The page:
CHEN DONGFAN: THE SONG OF DRAGON AND FLOWERS
Painting: July 13—July 20, 2018 | 2018年7月13日—7月20日
Press Conference｜媒体发布会：July 26, 2018, 2—3 pm
Location | 地点：Doyers Street, Chinatown, New York | 纽约曼哈顿中国城宰也街
Alana Morales, DOT Deputy Press Secretary, firstname.lastname@example.org or 212-839-4850
Echo He, Fou Gallery, email@example.com or 917-689-9355
NEW YORK - Please join us for the opening reception of The Song of Dragon and Flowers, a large-scale public art project at New York Chinatown. Artist Chen Dongfan will be present and share his experiences of creating the work. From July 13th to 20th, Chen spent 8 days to implement an asphalt mural directly on the 4800 square foot Doyers Street, with the assistance from the New York City Department of Transportation's Art Program and Public Space Unit, Chinatown Partnership, FouGallery, and ArtBridge.
To highlight the historical significance of Doyers Street in the history of immigration of the Asian American community, Chen Dongfan created The Song of Dragon and Flowers. The artist chooses to capture the soul and spirit of the dragon, as a visual embodiment of the area and the lasting Chinese cultural heritage. The flowers are a symbol of peace in response to the rich history of Chinatown. Together they compose a song with exuberant and dynamic rhythm.
The project is part of New York City Department of Transportation's Seasonal Streets program. Seasonal Streets temporarily transform streets into vibrant public space during warm weather when people use them the most. In addition to movable furniture, umbrellas, and other amenities, the Doyers Street Seasonal Street also features a temporary public art installation presented through the NYCDOT Art Program’s Arterventions program track. The Song of Dragon and Flowers by Chen Dongfan was selected from the Open Call because of its outstanding visual presentation and the meaningful connection with the historical significance of Doyers Street and the history of Asian American immigration to the United States of America.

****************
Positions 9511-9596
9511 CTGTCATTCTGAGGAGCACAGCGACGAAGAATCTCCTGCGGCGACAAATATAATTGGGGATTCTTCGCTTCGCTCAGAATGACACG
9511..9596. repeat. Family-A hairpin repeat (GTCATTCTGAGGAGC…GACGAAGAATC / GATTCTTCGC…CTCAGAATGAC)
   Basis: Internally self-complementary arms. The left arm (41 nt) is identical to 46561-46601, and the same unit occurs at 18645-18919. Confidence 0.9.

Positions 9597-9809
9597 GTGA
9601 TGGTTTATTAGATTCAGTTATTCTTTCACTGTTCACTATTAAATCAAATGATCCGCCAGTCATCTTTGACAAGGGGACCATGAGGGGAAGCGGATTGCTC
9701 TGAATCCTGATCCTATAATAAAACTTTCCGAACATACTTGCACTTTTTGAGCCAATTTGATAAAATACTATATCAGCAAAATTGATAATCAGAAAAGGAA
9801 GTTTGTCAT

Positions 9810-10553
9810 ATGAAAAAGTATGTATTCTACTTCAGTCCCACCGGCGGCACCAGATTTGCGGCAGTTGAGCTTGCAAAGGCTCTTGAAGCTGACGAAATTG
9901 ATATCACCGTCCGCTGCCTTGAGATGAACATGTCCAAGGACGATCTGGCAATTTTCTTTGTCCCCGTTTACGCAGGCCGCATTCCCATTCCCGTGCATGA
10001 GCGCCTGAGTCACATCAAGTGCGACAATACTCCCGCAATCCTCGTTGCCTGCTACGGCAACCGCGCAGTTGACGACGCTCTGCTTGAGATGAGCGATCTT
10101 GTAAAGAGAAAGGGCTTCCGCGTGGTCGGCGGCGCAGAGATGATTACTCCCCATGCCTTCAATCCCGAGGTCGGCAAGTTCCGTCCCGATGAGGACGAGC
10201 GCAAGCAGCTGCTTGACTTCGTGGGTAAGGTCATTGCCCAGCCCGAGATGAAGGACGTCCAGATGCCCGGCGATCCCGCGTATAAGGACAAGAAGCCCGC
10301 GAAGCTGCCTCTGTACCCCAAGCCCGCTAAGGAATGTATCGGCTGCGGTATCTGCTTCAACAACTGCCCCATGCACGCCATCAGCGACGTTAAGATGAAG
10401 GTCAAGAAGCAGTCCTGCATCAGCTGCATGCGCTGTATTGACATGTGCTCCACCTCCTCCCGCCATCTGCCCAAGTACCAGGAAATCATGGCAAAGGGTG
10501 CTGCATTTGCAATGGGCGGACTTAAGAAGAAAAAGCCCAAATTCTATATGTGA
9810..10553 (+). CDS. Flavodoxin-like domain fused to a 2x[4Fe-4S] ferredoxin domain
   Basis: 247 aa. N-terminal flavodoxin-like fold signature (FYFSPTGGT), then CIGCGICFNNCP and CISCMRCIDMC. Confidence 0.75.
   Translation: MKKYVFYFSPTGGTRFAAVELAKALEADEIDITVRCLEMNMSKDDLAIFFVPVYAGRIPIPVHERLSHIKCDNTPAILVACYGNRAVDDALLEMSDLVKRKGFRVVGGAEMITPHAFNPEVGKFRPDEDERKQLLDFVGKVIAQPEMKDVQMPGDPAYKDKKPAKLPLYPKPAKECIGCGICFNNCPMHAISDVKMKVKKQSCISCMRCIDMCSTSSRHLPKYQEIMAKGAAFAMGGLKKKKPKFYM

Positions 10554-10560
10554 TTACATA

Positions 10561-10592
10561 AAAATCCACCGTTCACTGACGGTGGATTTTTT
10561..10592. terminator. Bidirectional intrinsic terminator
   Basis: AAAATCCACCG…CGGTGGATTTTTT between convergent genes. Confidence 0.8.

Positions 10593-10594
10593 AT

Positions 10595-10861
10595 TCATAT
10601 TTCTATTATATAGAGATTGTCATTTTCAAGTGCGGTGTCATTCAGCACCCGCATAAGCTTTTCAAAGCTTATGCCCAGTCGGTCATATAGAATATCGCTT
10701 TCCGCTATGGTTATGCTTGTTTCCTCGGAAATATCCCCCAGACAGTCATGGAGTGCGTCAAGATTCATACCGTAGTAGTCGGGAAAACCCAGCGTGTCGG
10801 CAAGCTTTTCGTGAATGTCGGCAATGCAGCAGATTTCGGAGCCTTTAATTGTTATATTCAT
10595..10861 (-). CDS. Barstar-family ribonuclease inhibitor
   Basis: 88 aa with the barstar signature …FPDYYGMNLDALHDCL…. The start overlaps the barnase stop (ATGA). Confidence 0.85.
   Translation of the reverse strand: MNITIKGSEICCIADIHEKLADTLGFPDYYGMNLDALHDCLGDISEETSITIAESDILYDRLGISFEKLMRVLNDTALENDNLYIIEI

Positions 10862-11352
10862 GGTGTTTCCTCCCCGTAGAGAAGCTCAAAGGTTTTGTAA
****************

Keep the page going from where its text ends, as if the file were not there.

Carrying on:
About the NYC DOT Art Program Launched in 2008, the New York City Department of Transportation’s Art Program invigorates the City’s streetscapes with engaging temporary art installations. The program partners with community-based organizations and artists to present murals, sculptures, projections and performances on plazas, fences, barriers, bridges, step streets and sidewalks for up to 11 months. For more information, visit www.nyc.gov/dotart.
"Chinatown's history is full of hardship, but also full of love. Doyers Street is located in Chinatown, intersecting with Pell Street at its very end, as if a flying dragon is winding its way up and resting at the intersection of two streets. I was inspired by the immigrant experience and how they perceive this neighborhood as home. Thus, I believe that dragon, both from its visual form and the cultural meaning, can best represent the area. Instead of depicting the form of the dragon on the street, I choose to capture the soul and spirit of this mythical animal, as a visual embodiment of the lasting Chinese cultural heritage.
Tagore said, “Let life be beautiful like summer flowers." The symbol of flowers implies two meanings in this mural: First, to honor the suffragette Mabel Lee and to praise those who advocate for women's rights. Second, the flower is a symbol of peace. After witnessing the violent history of Chinatown, Doyers Street becomes its own epic and legend.
The song refers to the style and art-making process of my space painting. Different from other graffiti street art, my works often form a close relationship with space, for I believe that space tells its own story. When I paint, I first immerse myself in the space, waiting for the very moment, and let my paintbrush guide me through my improvisational action painting. Through the explosion and abstract lines and vivid colors, I want to bring the oriental charm into my work and compose a song with exuberant and dynamic rhythm.
I'm honored to contribute to the community of my own ethnic group and use my brush to tell the story of the past, the current, and the future of Chinatown." --Chen Dongfan